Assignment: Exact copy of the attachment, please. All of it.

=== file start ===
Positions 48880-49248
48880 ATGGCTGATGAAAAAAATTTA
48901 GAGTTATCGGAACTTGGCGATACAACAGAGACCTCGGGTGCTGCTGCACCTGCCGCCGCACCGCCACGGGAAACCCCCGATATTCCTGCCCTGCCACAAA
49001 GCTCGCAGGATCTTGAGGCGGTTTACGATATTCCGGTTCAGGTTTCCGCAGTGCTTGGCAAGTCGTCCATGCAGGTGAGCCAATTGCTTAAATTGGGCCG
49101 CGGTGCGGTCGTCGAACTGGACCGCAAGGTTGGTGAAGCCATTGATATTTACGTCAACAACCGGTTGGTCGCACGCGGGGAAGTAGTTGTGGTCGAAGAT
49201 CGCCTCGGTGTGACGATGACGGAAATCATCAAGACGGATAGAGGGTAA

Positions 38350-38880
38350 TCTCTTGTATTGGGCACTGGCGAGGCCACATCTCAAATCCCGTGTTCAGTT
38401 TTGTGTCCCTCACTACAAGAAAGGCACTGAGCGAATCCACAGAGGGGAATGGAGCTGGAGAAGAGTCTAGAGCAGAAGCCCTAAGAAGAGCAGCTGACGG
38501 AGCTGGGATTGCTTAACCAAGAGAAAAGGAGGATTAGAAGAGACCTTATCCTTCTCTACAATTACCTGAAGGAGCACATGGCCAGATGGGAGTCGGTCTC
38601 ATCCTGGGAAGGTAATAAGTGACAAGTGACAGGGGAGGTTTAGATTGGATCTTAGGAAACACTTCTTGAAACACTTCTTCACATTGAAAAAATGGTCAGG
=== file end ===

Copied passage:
Positions 48880-49248
48880 ATGGCTGATGAAAAAAATTTA
48901 GAGTTATCGGAACTTGGCGATACAACAGAGACCTCGGGTGCTGCTGCACCTGCCGCCGCACCGCCACGGGAAACCCCCGATATTCCTGCCCTGCCACAAA
49001 GCTCGCAGGATCTTGAGGCGGTTTACGATATTCCGGTTCAGGTTTCCGCAGTGCTTGGCAAGTCGTCCATGCAGGTGAGCCAATTGCTTAAATTGGGCCG
49101 CGGTGCGGTCGTCGAACTGGACCGCAAGGTTGGTGAAGCCATTGATATTTACGTCAACAACCGGTTGGTCGCACGCGGGGAAGTAGTTGTGGTCGAAGAT
49201 CGCCTCGGTGTGACGATGACGGAAATCATCAAGACGGATAGAGGGTAA

Positions 38350-38880
38350 TCTCTTGTATTGGGCACTGGCGAGGCCACATCTCAAATCCCGTGTTCAGTT
38401 TTGTGTCCCTCACTACAAGAAAGGCACTGAGCGAATCCACAGAGGGGAATGGAGCTGGAGAAGAGTCTAGAGCAGAAGCCCTAAGAAGAGCAGCTGACGG
38501 AGCTGGGATTGCTTAACCAAGAGAAAAGGAGGATTAGAAGAGACCTTATCCTTCTCTACAATTACCTGAAGGAGCACATGGCCAGATGGGAGTCGGTCTC
38601 ATCCTGGGAAGGTAATAAGTGACAAGTGACAGGGGAGGTTTAGATTGGATCTTAGGAAACACTTCTTGAAACACTTCTTCACATTGAAAAAATGGTCAGG